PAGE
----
These are recurrent themes that are foregrounded throughout the sixteen excellent stories of lesbian paranormal erotica within this anthology: love, redemption and acceptance.
The genre of the paranormal has always been popular with those who believe themselves to be outside the limitations of whatever is perceived as normal. This is possibly why the genre has always had such an extensive appeal for teenagers (a demograph who invariably see themselves as outsiders). It’s an appeal, which we’ve seen evinced repeatedly over the past decade or so, with teen icons such as Buffy and Bella Swan creating a fantasy world of the paranormal where teenage angst is an acceptable form of expression.
But this is not a book for teenagers – this is aimed at a more adult market.
However, there are certainly echoes of the outsider striving for redemption and acceptance in stories like “Sneak” by Giselle Renarde where the common unity of a curse is found between a lesbian shape-shifter mouse and an unfortunate and unhappy sex worker.
Ah, Loralee, so unassumingly pretty underneath that thick foundation, the false lashes, the dark shadow. Her men only got to see her one way—made-up, falsified, cloaked in everything she wasn’t. Her skirts were small, but her hair was big—teased and sprayed to retain dimension. It wasn’t the real Loralee on that bed, just a body that looked like her. Cosmetics prevented the men, the adulterers and perverts, from seeing her true self. Loralee, pretty Loralee, was so vulnerable, so insecure…so like Bess. Bess looked on, unnoticed, as some reeking cowboy took Loralee from behind. His shirt was half-off, dirty denim around his ankles, boots grinding mud into the worn-down carpet. They were all so lazy, these dirty, grunting men. Loralee deserved better, but the poor thing was resigned to her fate.
And how, exactly, did Bess know all this? Well, people tend to talk when they think they’re alone. Loralee always talked to herself when the men had gone, while she stripped the bed. Poor girl always washed the sheets after a john had left.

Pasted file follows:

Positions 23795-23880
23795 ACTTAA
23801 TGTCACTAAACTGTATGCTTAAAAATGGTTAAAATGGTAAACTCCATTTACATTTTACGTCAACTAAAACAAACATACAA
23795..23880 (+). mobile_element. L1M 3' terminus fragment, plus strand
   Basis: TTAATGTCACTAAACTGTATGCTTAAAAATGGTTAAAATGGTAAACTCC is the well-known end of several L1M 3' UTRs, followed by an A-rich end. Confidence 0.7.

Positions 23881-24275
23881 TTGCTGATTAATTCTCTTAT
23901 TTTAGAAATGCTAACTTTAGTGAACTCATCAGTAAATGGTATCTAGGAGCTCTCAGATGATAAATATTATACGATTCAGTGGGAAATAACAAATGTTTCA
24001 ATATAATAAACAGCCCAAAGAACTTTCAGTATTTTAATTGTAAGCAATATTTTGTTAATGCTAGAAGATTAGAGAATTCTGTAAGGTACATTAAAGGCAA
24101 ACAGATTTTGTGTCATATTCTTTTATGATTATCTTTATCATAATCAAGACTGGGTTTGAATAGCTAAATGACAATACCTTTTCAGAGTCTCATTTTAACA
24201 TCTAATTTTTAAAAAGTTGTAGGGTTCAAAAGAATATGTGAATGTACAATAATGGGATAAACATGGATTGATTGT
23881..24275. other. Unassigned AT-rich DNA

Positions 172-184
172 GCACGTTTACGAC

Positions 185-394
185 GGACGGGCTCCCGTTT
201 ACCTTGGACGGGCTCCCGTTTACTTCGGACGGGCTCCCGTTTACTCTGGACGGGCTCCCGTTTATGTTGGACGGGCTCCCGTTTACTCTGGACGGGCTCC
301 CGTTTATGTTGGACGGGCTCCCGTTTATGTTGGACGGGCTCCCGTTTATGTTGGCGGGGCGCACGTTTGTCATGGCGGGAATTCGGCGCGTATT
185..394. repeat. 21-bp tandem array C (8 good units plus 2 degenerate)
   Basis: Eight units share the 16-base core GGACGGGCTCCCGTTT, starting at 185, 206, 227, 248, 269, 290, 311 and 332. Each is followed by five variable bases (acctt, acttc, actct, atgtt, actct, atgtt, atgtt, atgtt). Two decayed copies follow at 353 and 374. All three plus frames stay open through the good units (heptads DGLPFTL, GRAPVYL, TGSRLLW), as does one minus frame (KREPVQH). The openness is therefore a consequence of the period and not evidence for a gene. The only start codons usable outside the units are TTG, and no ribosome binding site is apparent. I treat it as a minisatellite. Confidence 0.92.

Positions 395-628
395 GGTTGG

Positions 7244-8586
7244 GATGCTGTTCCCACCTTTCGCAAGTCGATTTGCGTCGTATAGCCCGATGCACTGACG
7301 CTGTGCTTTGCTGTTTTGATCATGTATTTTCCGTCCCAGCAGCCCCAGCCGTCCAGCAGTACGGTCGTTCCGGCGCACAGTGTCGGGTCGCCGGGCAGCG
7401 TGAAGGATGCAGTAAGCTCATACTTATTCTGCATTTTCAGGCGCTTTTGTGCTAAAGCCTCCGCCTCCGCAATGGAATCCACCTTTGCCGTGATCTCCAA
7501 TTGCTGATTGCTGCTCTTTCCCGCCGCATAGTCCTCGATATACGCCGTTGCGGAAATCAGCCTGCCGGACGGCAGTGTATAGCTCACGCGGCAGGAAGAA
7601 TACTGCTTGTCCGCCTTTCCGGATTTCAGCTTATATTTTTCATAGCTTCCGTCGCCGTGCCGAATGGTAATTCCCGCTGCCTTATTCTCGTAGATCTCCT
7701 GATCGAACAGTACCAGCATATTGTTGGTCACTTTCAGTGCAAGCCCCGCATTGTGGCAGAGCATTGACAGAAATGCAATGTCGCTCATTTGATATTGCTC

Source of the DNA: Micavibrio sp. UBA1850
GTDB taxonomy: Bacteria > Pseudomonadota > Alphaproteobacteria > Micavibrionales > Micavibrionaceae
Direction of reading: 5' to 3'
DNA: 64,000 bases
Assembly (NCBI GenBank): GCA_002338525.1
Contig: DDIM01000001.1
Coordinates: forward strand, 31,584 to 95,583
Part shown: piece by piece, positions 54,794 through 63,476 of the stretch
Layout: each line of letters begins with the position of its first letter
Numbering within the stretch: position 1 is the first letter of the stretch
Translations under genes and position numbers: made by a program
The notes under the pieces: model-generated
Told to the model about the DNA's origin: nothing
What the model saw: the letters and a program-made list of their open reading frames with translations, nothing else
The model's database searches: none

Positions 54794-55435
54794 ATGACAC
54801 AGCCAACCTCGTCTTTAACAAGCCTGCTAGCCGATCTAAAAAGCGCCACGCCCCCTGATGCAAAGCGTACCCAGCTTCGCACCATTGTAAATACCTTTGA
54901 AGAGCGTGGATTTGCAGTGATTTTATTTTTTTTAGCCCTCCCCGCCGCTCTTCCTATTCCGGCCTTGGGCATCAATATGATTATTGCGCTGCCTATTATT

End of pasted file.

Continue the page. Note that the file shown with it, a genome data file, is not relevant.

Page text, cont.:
“Sneak” Giselle Renarde
It’s argued that regular readers of the paranormal genre can often identify with the characters and familiar tropes found in this milieu of fiction. Some critics claim that regular readers of this genre see a reflection of their own personality in the personification of those outside the restrictions of society’s regular limitations.
I’m not sure how much of this is generalisation and how much is likely accurate but there are echoes of the outsider in many of the stories in this collection, including JL Merrow’s second contribution to this anthology: “Nine Days and Seven Tears.”
I found where the heat of her was centered, and as she opened for me like a sea anemone, she arched her back and hummed with pleasure. The scent and the flavor of her almost overwhelming me. I tongued that hard, crimson bud again and again, until Freyja shuddered and came, crying out softly in an ancient language I longed to understand.
“You make me so hot,” she whispered, but her white fingers felt cool on my heated skin, like the lap of the sea on a hot summer’s day. They rippled over me, bringing life and yearning to every part they caressed, and then they dove inside me, darting in and out with a touch that both burned and soothed.
“Nine Days and Seven Tears” JL Merrow
This is not to say, despite these stories sharing themes, that they are predictable. The stories in this collection are all exciting and well-written. Editor Delilah Devlin has picked a fine host of fiction for this anthology, each of which works as an exemplar of erotic fiction and together they collectively work to fulfil the promise of the title.
She Shifters explores a wide array of metaphors for female sexuality and lesbian intimacy and presents the reader with an accessible selection of stories that can be enjoyed for the surface pleasure of erotic fulfilment, or can be considered for the greater depth that they give to this genre.